The Pope noted with pleasure that the bilateral dialogue commission of the German bishops conference and the Lutheran Evangelical Church is concluding its work on the theme of God and human dignity. He noted that all questions regarding the family, marriage, sexuality and human life are essential issues that must not be ignored out of fear of jeopardising our ecumenical consensus.
Finally Pope Francis looked ahead to the fifth centenary of the Reformation which Lutherans and Catholics will be commemorating together in 2017, not as “a triumphalistic celebration”, but as a “profession of our common faith in the One, Triune God”. He said may this event encourage us all, with the help of God and the support of the Holy Spirit, to take further steps towards reconciliation and unity.
(from Vatican Radio)...
(Vatican Radio) Cardinal Pietro Parolin, the (Vatican) Secretary of State, said on Thursday that Pope Francis played a very significant role in facilitating the rapprochement between the U.S. and Cuba. Speaking in an exclusive interview with Vatican Radio, Cardinal Parolin spoke of the Holy See’s satisfaction over the agreement between the U.S. and Cuba to restore diplomatic ties and praised the leaders of the two nations for their courageous decision.
Please find below the full transcript of Cardinal Parolin’s remarks in English during the interview:
Q. What was the specific role of Pope Francis – the first Pope to come from the South American continent?
A. I would like to repeat the satisfaction of the Holy See for this important step in the relations between the United States and Cuba. And also to stress that the role of the Holy Father was very significant in this conclusion. Of course, in the sense that since the beginning of his pontificate, he has stressed the importance for the person and the groups and people to meet together. What we have called the culture of encounter. I think that this is the proper word. But his teaching then, his teaching which also pointed out this importance and this necessity. At the same time, the help to the two parties, the United States and Cuba, writing to the two presidents and stressing the importance of finding a solution to their historical differences.
Q. What was the Holy See’s diplomatic role in these negotiations?
A. In this case, the Holy See has tried to facilitate the dialogue between the two parties according to the, let’s say, the objective that the Holy Father Pope Francis has given to the diplomacy of the Holy See. Which is of course traditional in its history, but now he (it) has (a) new accent (emphasis) because of the situation, the particular situation of our world – which is to build bridges between persons and groups and nations. And then it was, let’s say, a service of facilitating and of promoting the dialogue between the two parties.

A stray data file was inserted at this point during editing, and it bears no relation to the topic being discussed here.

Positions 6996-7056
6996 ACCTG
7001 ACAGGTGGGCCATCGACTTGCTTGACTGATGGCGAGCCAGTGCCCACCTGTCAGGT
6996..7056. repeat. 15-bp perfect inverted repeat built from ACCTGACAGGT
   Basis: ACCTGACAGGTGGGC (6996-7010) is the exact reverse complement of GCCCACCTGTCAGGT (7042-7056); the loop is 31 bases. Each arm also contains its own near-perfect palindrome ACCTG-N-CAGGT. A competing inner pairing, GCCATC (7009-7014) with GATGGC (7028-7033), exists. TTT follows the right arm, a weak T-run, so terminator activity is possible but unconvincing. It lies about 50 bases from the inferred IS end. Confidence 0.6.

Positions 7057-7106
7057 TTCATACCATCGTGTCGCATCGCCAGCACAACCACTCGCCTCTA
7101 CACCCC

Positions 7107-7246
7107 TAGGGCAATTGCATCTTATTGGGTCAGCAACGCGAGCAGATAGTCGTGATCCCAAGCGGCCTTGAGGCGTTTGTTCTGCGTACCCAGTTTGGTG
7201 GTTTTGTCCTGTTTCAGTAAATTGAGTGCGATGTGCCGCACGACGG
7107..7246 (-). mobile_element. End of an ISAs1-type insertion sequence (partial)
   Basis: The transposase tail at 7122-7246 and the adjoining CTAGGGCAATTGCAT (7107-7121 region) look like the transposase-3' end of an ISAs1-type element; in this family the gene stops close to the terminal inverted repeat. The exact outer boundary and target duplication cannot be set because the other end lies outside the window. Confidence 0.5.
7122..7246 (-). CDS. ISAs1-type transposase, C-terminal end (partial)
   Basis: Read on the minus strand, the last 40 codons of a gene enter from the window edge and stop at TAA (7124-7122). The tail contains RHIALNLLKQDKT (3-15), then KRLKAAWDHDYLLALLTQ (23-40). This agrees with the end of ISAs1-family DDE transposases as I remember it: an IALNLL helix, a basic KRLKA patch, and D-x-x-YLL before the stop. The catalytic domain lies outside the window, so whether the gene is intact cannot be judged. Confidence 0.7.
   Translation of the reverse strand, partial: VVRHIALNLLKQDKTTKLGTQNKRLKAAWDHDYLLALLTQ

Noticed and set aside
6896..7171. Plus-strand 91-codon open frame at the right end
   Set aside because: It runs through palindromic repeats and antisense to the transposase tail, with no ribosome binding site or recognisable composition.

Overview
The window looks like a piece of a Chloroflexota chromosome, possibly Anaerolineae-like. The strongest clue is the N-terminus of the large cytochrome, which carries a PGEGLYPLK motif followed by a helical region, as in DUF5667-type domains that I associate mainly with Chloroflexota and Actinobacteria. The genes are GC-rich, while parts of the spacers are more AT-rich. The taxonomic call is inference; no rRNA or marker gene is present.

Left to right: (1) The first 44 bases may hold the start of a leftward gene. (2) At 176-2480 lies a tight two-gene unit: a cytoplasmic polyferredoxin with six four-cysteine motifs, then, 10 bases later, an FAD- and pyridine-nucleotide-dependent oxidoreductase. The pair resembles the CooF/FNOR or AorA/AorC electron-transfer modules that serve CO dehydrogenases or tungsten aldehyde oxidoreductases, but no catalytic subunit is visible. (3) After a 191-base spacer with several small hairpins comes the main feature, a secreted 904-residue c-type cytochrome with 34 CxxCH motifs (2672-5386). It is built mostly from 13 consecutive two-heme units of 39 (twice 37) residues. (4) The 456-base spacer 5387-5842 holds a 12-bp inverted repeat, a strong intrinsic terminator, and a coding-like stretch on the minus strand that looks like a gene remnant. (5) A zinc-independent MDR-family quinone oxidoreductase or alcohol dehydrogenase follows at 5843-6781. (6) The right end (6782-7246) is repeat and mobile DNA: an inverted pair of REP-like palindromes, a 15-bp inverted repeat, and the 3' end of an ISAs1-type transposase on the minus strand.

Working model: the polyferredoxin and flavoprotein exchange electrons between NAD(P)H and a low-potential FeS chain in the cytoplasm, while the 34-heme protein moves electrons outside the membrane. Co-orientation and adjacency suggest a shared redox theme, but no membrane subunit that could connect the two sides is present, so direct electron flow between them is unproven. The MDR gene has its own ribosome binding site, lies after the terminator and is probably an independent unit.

Q. The roles of President Obama and the Cuban President were also important in these negotiations…
A. Of course, of course. I would like to, just to highlight the courage they had in this decision. It is a decision, I think...very important and of course, not everybody agrees with that but I think that it was important from the side of the two presidents to have the courage and the strength to make such a decision. And I think that we have really, finally, at the end, to thank God who inspired such good sentiments and intentions (of) the two leaders. Hoping that this example could be taken by many other leaders in the region and in the world and to try, really, to overcome differences and conflict through negotiation and through dialogue.
(from Vatican Radio)...
(Vatican Radio) Pope Francis spoke on Thursday at his joy over the rapprochement between the United States and Cuba, two nations who have been estranged for many years, saying this was a result of diplomacy. His remarks came in a brief off-the-cuff address to non-resident Ambassadors to the Holy See; Bahamas, Bangladesh, Denmark, Dominican Republic, Finland, Malaysia, Mali, Mongolia, New Zealand, Rwanda, Tanzania and Togo. He said the work of an Ambassador is to take small steps aimed at building peace, bringing the hearts of people closer together and sowing brotherhood between peoples and nations.
Please find below an English translation of the pope’s remarks to the non-resident Ambassadors:
“I give you a warm welcome and I hope that every time you come here you feel as though at home. Our welcome and our respect (are) for you and also for your people and the Heads of your Governments. I greet you all and hope your work will be fruitful. The work of an Ambassador is a job of taking small steps, doing small things but whose aim always is to build peace, to bring the hearts of people closer together and sow brotherhood between peoples. This is your work, but done with small things, very small things. And today we are all happy because yesterday we saw two nations, who were estranged for so many years, take a step to bring them closer together. This was achieved by Ambassadors, by diplomacy. Yours is a noble, very noble work. I hope it will be fruitful and may God bless you. Thank you.”
(from Vatican Radio)...